What's In A Name?

"Lever-zen-chi? Lever-ren-zee?". Nope, "Lever-zen-see." I've heard just about every pronunciation there is of my surname, Leverzencie, and I'm not even sure if my way of pronouncing it is the right one. I know, I know, what kind of 20-year-old doesn't know how to pronounce their own surname? Well, lemme tell you a story.

My name is Jessie Leverzencie. From the minute I was born, my name has been a topic of interest for those I meet. I know that when I introduce myself to someone for the first time, the questions regarding my surname will be the first to flow. Those dreaded first tutorials at the start of every semester are an example. I'll arrive and sit in my seat like everyone else, waiting for my name to be read off the register. I'll know the moment before mine is next even before the tutor opens their mouth. There will be the look of confusion as their brain tries to figure out how to articulate the surname they are reading. It's very rare that the pronunciation is correct, which will then mean I have to pronounce it the 'right' way. After this, follows the never-failing questions about its genealogy, "where does your surname come from? Are you French, Italian, Portuguese? Is that Scandinavian?". I will then need to explain the history of it, one I myself am not even certain of, and at the end of all of this, I'll end up coming across as an even bigger mystery than when I first arrived. Yay. Don't get me wrong, I love my surname and the fact that it is not a common one. At least I can always count on it to be a good conversation starter.

My family's attempts to find out where our surname comes from have led us in the direction of France, which means that it is in fact pronounced: "Loo-vergh-zon-see" (trust me I checked with my French tutor last year). However, to throw a spanner in the works, an Italian friend of my dad's firmly believes that our surname is, in fact, "definitely Italian" and is actually pronounced "Lever-zen-chi”. So as you can tell, there has been some definite confusion about my surname and consequently, my history and heritage too.

Being a coloured person from South Africa, my family's gene pool is quite mixed, as most coloured families are. My mother's family has links to India and Germany, whilst my dad's is, as you can gather by now, a bit of a mystery. I guess one of the biggest inherited scars from colonisation and Apartheid (amongst a multitude of other crimes committed against us) is the erasure of the histories of Coloured South Africans (I cannot speak for another racial group). You see, this large mix of people with links to the KhoiSan, other parts of Africa, the Dutch, British and other countries in Europe, and even India, were all put under one umbrella term: Coloured or Kleurling. This assigned identity had no history, but contained a box in which a massive gene pool of people was expected to fit into and form one generic home. So, I ask you this: how can one even begin to create a heritage from that or find one's personal heritage from a history that 'never existed'?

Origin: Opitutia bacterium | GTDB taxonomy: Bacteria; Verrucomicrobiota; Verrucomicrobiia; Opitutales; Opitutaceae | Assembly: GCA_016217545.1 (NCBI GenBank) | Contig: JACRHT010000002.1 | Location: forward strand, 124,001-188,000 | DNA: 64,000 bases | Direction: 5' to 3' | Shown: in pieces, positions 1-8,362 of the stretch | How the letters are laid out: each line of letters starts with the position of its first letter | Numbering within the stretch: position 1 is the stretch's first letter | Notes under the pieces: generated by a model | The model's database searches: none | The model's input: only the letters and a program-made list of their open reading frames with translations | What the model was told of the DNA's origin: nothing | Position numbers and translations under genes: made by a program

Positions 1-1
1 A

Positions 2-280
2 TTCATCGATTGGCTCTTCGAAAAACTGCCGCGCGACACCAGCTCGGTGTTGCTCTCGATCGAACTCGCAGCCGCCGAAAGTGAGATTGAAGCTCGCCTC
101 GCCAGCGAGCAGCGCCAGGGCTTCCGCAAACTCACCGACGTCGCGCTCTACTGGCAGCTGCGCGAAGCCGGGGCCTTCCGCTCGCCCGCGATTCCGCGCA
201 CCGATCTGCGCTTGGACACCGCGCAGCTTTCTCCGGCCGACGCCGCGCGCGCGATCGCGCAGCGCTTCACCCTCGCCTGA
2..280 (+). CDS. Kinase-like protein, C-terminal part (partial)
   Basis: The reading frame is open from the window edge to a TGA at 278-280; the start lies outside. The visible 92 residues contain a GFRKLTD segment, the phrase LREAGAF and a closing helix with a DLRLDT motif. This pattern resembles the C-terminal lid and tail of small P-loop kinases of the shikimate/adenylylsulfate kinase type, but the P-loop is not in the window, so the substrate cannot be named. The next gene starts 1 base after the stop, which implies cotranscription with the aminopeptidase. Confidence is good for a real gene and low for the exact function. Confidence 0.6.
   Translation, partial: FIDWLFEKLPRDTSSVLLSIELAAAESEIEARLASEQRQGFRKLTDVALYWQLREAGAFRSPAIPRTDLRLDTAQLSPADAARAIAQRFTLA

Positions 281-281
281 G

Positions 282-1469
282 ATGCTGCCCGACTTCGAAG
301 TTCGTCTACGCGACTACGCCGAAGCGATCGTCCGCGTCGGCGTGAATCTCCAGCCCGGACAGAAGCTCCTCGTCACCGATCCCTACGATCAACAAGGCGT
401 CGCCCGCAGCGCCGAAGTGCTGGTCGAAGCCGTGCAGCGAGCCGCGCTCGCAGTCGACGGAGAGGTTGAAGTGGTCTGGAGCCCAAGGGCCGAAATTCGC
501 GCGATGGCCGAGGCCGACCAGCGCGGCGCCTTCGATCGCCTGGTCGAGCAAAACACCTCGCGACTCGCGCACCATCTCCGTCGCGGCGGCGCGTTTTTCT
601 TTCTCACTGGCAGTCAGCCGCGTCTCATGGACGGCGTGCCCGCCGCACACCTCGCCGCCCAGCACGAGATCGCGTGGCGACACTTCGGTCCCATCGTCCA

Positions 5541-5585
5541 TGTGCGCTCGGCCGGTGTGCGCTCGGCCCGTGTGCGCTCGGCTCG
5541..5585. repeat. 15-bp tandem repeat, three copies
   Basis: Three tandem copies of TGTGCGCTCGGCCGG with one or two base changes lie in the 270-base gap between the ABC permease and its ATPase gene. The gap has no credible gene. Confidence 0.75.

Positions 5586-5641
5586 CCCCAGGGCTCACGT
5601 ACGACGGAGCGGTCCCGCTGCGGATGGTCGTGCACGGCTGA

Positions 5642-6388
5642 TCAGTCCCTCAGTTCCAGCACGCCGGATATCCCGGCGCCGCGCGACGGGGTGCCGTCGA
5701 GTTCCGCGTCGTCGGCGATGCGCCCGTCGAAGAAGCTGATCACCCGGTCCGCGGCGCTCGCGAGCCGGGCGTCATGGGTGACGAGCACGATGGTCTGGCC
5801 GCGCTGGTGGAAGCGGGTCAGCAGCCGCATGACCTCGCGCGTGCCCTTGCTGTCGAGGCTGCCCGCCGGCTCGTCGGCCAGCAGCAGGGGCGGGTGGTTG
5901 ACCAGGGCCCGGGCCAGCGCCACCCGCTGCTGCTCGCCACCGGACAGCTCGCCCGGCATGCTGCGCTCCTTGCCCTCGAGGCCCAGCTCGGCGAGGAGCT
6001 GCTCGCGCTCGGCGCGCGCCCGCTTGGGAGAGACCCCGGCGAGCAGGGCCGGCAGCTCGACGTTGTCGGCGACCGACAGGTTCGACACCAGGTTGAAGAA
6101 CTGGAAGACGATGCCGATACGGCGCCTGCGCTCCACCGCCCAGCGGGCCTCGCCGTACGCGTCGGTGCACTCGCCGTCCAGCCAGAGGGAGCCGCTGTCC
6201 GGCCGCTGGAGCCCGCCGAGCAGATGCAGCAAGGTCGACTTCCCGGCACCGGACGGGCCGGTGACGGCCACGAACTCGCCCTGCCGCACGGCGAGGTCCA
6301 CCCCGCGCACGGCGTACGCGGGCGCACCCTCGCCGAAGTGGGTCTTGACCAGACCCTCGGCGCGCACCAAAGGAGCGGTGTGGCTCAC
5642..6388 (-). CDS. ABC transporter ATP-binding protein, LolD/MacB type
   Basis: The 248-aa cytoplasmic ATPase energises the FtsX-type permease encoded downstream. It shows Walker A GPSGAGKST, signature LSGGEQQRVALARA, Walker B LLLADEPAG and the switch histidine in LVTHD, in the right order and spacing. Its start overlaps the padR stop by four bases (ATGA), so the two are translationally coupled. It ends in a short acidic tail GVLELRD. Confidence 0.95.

I guess that in the digital age we live, everyone is free to recreate themselves as they see fit. But, when you strip away all of that how much history actually remains? Those bare facts about where your bloodline comes from, that led you to where you are today. I still sometimes think that some of us who've had our histories and heritages stripped away may one day travel to a foreign land and find a doppelgänger there with the same surname and some massive shared inheritance from an ancestor who has long passed. I mean, you never know... a girl can dream. Despite a lack of heritage or whether you can trace your ancestral line back 1000 years, or whether you're like me and can only trace it back the last 4 generations, we are who we choose to be, and our heritages can be an amalgamation of the histories we have inherited or lived through ourselves. I guess, despite my confusing surname and my general lack of family history, I am, well, just me and a mix of the multitude of lived experiences, memories and knowledge I have acquired along my journey thus far. I guess it holds true to the saying: "all that you know is all that you are”, so can one not form an ever-evolving heritage from that?